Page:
|••||You treat your Paramour as two steps closer for purposes of blood sympathy, up to a maximum of once removed.|
|•••||You treat your Paramour as three steps closer for purposes of blood sympathy, up to a maximum of once removed.|
|••••||You treat your Paramour as four steps closer for purposes of blood sympathy, up to a maximum of once removed.|
Effect: Your character cannot be blood bound by anyone who shares his mortal bloodline. That is, if you were born into the Sangiovanni family, you cannot be bound by anyone else who was born a Sangiovanni, though you can still be bound by, say, a Pisanob of the Sangiovanni clan, or by Kindred of any other clan. Similarly, a Dunsirn with Consanguineous Resistance could not be bound by others who were born into the mortal Dunsirn family, but could be bound by a Milliner of the Sangiovanni clan.
Drawback: The Sangiovanni are extremely suspicious of anyone known to manifest this quirk. Although this blood-borne aberration hasn’t been documented, a few savvy Sangiovanni have a rough idea of what it is and does. It’s generally associated with being a rebellious young smartass who needs to be put down. This is not as unfair as it sounds; by the time a bond resistance is really obvious, it’s likely because a punishment isn’t working. A character who is discovered to have this trait probably earns her sire’s hostility at the very least.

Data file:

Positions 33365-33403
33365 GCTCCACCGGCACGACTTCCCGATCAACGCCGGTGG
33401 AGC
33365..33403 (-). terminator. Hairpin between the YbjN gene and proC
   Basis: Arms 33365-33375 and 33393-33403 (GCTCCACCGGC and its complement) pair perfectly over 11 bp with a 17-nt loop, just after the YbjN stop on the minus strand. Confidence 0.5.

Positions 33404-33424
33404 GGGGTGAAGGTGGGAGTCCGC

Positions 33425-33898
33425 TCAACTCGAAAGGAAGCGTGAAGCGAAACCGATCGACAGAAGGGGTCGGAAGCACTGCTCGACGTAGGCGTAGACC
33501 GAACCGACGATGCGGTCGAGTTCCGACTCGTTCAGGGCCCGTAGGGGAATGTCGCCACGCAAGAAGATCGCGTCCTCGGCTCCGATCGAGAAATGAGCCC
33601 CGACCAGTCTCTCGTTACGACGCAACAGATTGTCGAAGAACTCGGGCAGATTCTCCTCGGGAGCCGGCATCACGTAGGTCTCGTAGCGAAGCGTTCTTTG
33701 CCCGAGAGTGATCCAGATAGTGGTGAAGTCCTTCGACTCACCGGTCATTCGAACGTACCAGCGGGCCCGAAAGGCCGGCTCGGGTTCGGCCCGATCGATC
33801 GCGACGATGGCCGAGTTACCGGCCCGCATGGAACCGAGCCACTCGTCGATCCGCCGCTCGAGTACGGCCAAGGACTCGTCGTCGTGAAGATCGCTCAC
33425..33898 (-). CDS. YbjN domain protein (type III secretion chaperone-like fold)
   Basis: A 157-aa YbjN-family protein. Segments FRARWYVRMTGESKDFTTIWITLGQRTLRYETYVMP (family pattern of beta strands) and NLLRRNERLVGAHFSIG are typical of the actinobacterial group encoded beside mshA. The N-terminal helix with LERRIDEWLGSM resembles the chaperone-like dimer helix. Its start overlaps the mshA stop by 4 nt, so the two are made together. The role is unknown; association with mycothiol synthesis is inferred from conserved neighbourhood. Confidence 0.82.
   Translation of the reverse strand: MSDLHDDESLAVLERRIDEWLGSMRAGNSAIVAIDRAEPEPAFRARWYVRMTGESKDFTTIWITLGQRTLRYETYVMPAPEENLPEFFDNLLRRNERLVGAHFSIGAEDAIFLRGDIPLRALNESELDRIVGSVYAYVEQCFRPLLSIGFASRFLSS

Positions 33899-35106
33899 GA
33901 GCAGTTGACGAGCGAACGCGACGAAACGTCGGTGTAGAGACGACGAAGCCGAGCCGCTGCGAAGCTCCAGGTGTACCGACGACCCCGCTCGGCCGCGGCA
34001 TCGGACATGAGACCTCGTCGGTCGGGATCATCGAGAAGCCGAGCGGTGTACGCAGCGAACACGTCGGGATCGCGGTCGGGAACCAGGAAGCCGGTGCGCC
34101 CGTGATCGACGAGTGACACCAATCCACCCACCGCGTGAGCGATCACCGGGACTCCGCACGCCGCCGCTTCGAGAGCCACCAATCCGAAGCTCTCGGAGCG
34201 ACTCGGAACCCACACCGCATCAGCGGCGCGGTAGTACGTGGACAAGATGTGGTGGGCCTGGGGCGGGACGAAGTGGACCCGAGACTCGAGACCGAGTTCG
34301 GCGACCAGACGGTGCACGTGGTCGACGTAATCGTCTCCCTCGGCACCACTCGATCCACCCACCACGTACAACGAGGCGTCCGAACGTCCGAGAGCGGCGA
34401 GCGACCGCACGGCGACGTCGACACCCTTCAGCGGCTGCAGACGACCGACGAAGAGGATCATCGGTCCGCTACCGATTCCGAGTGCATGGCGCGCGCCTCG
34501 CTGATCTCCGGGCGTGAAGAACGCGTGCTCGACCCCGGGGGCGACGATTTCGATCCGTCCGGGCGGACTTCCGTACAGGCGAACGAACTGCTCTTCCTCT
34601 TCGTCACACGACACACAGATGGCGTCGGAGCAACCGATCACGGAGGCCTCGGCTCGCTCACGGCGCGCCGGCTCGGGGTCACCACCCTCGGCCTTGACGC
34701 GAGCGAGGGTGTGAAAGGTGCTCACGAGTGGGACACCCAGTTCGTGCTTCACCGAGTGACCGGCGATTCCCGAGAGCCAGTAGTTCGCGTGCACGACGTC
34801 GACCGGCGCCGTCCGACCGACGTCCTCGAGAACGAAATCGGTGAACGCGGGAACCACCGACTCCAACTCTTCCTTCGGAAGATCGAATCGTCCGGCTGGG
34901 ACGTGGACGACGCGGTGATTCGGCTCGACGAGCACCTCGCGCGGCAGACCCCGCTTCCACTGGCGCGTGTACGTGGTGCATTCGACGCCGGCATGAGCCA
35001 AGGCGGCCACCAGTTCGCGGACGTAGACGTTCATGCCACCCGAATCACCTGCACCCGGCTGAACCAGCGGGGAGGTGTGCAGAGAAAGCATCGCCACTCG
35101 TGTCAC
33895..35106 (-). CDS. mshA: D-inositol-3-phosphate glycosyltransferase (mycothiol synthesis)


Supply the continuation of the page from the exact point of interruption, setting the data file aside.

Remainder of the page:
Effect: Your character can turn her predatory aura inwards as a reflexive action. When she does, other vampires do not instinctively recognize her as their own kind (although they can still find out she is Kindred by other means).
Effect: Choose a single Discipline. Using that Discipline comes to you extremely naturally, and you reduce the Vitae cost to use its powers by 1 Vitae. If this would reduce a power’s cost to 0 Vitae, you can use it for free once per scene. Additional uses in the same scene cost 1 Vitae. You also ignore the cap on standard (1-5 dot) Disciplines imposed by Blood Potency. You still must have a Blood Potency score of 6 or higher to purchase elder (6+ dot) Disciplines.
For four dots, the chosen Discipline must be an in-clan Discipline. For five dots, the chosen Discipline can also be a non-clan physical Discipline (Celerity, Resilience, or Vigor). Non-physical Disciplines still cannot be purchased with this Merit unless they are in-clan for the character.
Effect: For some reason you did not drink the blood of your elders and undergo the Transubstantiation of the Seven when you were inducted into Clan Tremere. More dangerously, it may have had no effect on you. As a result, you are not under a first-stage blood bond to all Tremere with higher Blood Potency (though you still retain your inherent clan bane of being vulnerable to blood bonds). Should it be discovered, it will usually be corrected, but one might almost believe there was some purpose to this lapse, as the Tremere don’t make mistakes. Perhaps the clan has a special task in mind for you, one where you might be forced to act against the clan to maintain a cover.